In light of a potential second coming of the Adpocalypse, in which a number of major marketers have pulled YouTube ads after discovering that campaigns had run against ostensibly innocent videos of young children where pedophiles were exchanging fetishizing remarks in the comments, YouTube is taking severe pains to stamp out the behavior — but not all creators are thrilled with its sweeping response.
On Twitter, Christian family vlogger Jessica Ballinger — who shares videos with her husband, Christopher, and their four children (pictured above), including Parker, a five-year-old gymnast — expressed dismay that a handful of recent vlogs had been demonetized. YouTube acknowledged that while the clips themselves were ad-friendly, in light of the recent controversy, “even if your video is suitable for advertisers, inappropriate comments could result in your video receiving limited or no ads (yellow icon).” (According to YouTube’s monetization icon guide, a yellow icon means that videos are not suitable for most advertisers).
Ballinger, whose channel counts 1.2 million subscribers, countered that she monitors her comment section stringently, and suggested that rather than punishing channels like hers, YouTube remove the offending comments and ban the users. However, the company said its “recent actions are due to an abundance of caution related to content that may endanger minors.” It continued, “Not all channels do moderate, and we’ve had to take an aggressive approach and more broad action at this time. We’re also investing in improving our tools to detect/remove this content, so we rely on your moderation less.”
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Ballinger concluded by suggesting that demonetization, in this instance, seemed more like a bid to appease advertisers than an effort to root out predatory behavior. “How does demonetizing content do anything to stop potential predators?” she wrote.
You can check out the crux of the exchange right here:
MY 5 YEAR OLD SON: does gymnastics and is a happy, sweet, confident boy.
youtube: NOT ADVERTISER FRIENDLY
(This happened yesterday— I find the timing on this very, very disheartening for the @YouTube community) pic.twitter.com/pewLkljFpI
— Jessica Ballinger 💜 (@BallingerMom) February 21, 2019
(2/2) With regard to the actions that we’ve taken, even if your video is suitable for advertisers, inappropriate comments could result in your video receiving limited or no ads (yellow icon). Let us know if you have any questions.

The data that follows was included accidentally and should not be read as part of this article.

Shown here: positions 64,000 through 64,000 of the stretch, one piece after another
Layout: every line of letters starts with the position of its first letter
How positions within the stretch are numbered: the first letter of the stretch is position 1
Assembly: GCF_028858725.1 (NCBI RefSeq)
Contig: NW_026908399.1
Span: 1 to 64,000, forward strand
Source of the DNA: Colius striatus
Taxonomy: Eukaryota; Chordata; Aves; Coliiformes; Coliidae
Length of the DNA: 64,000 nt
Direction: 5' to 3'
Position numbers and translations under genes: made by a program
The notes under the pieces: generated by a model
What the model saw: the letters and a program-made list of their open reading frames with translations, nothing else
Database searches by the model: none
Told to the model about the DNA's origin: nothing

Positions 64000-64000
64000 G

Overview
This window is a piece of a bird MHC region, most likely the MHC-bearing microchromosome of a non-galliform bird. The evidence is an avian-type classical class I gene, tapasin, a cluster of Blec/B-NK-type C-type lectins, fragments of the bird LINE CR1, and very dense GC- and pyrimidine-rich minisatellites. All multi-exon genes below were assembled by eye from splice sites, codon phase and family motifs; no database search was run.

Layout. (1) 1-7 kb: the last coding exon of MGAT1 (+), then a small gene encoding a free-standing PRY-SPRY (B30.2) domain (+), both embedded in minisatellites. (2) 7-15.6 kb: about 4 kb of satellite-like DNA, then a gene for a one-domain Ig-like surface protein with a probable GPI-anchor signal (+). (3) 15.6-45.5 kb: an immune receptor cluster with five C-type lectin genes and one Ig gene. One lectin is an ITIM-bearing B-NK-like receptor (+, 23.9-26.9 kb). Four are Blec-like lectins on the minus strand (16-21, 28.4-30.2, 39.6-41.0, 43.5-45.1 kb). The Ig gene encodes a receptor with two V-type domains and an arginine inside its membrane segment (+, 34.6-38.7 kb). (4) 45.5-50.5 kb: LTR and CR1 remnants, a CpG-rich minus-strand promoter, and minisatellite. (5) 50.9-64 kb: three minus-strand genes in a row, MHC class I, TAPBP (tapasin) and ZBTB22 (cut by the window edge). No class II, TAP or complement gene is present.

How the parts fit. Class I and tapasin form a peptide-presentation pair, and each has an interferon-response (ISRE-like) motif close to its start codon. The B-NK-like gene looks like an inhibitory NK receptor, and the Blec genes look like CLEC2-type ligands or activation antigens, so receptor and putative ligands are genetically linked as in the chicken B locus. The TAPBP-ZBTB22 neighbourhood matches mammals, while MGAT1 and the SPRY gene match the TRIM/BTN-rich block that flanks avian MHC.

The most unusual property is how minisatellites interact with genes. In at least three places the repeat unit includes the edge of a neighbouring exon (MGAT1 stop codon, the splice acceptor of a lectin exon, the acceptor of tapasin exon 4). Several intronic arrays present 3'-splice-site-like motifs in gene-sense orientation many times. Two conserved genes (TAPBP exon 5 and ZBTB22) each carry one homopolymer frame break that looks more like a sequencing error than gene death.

— TeamYouTube (@TeamYouTube) February 22, 2019
Appeasing both advertisers and creators around the highly-charged issue of monetization is a tricky dance that the platform has struggled with in the past. In order to placate advertisers in the wake of the last Adpocalypse, YouTube inevitably had to ratchet down on the kind of content that was eligible for monetization — in turn setting off a firestorm among the creator community, whose very livelihoods hang in the balance. Subsequently, in order to address these concerns, YouTube accelerated its appeals process to help those who felt they had been unfairly demonetized, and also revamped its monetization notification processes.
In addition to publicly interfacing with creators on Twitter, YouTube has also reportedly delivered a memo to advertisers detailing the actions it is taking to stem the pedophilic comments — including increased demonetization, comment moderation, and addressing ongoing recommendation algorithm and autocomplete search issues, per The Verge. According to the memo, millions of videos have been partially demonetized with the yellow icon. Furthermore, YouTube may also ask creators to more astutely moderate their comments, according to the memo. “We can hold monetizing channel owners to a higher standard,” the company reportedly wrote.
YouTube also said it was hiring additional social workers, child development specialists, prosecutors, and former FBI and CIA employees to help handle the issue, The Verge reports.
Disney, Epic Games, and AT&T have all stopped advertising on YouTube in recent days due to the discovery of pedophilic comments. The video giant said that, within the first 48 hours of the scandal breaking, it had disabled comments on tens of millions of videos, terminated over 400 channels, and reported illegal comments to law enforcement.